The Status of Social Entrepreneurship in India

An INSEAD article reflecting on social entrepreneurship after the International Conference on Social Entrepreneurship in India highlights some key challenges and trends for the field.  Some interesting points I picked up:

  • The legal, political, and social environment is important to social entrepreneurship.

A policy and regulatory framework within which social entrepreneurs can obtain status without compromising their objectives is also very important.

  • Space for collaboration is needed

“It would be good to have a collaborative network to be used among social entrepreneurs that enables them to share ideas and spread innovations, ideally linked to an academic institution interested in, and committed to, promoting awareness and creating knowledge and insight into the best functioning of social enterprises,” [Hans Wahl, executive director of INSEAD’s Social Entrepreneurship Initiative] adds.

  • The need for social entrepreneurship will grow in the next five to ten years

“Social entrepreneurship and social businesses will be mainstreamed substantially, so we will have many opting to follow the course of one or the other which will hopefully impact society positively.” (Devashri Mukherjee, director of Ashoka’s Venture Programme)

Beyond these predictions, Deval Sanghavi of Dasra points out that social entrepreneurship exists because the government has not been able to meet the needs of citizens.   Mr Sanghavi points out to INSEAD that “the government is very keen on promoting social entrepreneurship – not necessarily by funding it or by advising on it or enabling it. What they do do, is not disable it.”  In India, the ability to create social enterprises is not hindered by government (although, as pointed out, it is not helped either).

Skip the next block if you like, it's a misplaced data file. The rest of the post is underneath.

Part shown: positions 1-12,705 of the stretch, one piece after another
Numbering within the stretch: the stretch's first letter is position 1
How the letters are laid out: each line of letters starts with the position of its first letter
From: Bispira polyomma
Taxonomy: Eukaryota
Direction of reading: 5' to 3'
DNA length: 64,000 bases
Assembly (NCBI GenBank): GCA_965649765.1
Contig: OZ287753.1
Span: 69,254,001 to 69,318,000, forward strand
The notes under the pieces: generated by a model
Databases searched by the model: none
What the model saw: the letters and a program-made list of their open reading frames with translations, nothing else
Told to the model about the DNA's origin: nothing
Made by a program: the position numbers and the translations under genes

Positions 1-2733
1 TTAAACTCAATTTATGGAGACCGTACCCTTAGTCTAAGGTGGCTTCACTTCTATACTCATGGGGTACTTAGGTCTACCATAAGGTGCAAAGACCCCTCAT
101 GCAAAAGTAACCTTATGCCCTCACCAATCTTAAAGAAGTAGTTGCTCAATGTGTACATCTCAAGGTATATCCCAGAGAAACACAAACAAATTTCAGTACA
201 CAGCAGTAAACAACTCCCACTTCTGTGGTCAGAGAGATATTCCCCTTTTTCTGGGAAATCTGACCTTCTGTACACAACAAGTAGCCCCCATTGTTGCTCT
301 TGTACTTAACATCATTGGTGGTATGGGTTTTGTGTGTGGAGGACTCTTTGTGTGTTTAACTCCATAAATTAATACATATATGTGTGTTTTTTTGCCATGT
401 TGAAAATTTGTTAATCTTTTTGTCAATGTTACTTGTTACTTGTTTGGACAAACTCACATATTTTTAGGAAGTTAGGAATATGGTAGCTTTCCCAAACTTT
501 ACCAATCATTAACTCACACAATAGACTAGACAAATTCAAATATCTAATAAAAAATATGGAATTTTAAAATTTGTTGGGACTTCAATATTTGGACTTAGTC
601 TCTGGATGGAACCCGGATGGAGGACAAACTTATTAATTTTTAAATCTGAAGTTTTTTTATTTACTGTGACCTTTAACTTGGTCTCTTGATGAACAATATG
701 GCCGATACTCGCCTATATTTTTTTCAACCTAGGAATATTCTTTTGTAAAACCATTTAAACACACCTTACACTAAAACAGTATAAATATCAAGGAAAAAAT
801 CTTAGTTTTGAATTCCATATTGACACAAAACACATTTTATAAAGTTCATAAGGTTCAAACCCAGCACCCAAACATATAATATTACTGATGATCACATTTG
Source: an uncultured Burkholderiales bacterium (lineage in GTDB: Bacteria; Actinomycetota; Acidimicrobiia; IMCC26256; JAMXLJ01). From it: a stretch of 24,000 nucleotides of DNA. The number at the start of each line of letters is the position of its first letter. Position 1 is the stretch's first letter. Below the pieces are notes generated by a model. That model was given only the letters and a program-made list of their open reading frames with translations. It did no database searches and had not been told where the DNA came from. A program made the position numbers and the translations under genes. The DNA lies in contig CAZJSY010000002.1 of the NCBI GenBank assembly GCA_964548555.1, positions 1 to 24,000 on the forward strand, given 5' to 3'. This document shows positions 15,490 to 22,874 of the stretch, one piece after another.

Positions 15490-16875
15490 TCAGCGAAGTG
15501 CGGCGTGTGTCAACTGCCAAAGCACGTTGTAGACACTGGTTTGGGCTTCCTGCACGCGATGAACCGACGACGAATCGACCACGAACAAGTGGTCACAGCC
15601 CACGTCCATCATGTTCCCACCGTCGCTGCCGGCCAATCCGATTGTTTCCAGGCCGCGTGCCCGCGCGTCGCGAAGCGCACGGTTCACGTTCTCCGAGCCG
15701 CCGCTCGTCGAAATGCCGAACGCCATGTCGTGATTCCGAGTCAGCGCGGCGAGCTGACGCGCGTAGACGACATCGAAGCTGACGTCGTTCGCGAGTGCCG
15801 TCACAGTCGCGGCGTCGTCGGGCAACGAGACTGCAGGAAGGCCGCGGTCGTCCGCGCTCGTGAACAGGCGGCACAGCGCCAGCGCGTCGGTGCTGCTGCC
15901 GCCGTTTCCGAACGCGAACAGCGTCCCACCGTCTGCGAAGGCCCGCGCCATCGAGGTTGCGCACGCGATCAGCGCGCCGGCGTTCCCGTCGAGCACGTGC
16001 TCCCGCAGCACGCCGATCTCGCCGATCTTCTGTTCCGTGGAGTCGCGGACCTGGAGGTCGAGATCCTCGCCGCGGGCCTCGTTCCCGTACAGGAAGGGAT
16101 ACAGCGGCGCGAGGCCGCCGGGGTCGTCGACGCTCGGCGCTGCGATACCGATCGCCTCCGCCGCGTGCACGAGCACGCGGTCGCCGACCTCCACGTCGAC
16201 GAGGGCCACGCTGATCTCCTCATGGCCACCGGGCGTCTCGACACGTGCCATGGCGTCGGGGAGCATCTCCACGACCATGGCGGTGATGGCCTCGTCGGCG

For further predictions on the field of social entrepreneurship in general, check out the countdown for the top trends at Change.org’s Social Entrepreneurship blog.

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Intl. Conf. on Social Entrepreneurship in India – Day 2

Day 2

The second day started off by getting down to business immediately. Madhav Chavan of Pratham was the first speaker and his mandate was to enlighten the gathering on “How to scale up an organization?”. It really was a treat listening to him. During the course of his talk, he touched upon many other topics related to Social Entrepreneurship. Pratham, as Mr Chavan confessed, was a “monstrous” organization now, and there were special challenges that it faced in its functioning. He reminded us on how increase in scale led to decrease in quality and loss of efficiency. He also opined that scale is not necessarily something that every organization should aspire for. There are organizations that operate in niche sectors. The “one size fits all” policy cannot be applied when it comes to scaling up for social organizations because their scaling up depends on a number of factors that are unique to the organizations area and field of operations. Organizations need to mature by institutionalizing. However, this exercise should be followed without falling in the trap of bureaucracy.

Madhav Chavan photo credit Sonia Rai
Madhav Chavan photo credit Sonia Rai

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Photos from International Conference on Social Entrepreneurship in India

International Conference on Social Entrepreneurship in India Banner

International Conference on Social Entrepreneurship in India Banner - photo credit A. Mishra

Bert Cherian of MetaWorks, the Master of Ceremonies for the event

Bert Cherian of Meta Results, the Master of Ceremonies for the event - photo credit Sonia Rai

Delegates at the conference [photo credit Sonia Rai]

Delegates at the conference - photo credit Sonia Rai

Nachiket Mor, President, ICICI Foundation [photo credit Sonia Rai]

Nachiket Mor, President, ICICI Foundation - photo credit Sonia Rai

More details about the conference, which took place Dec 4-5 in Chennai, are coming from Aishwarya. Stay tuned!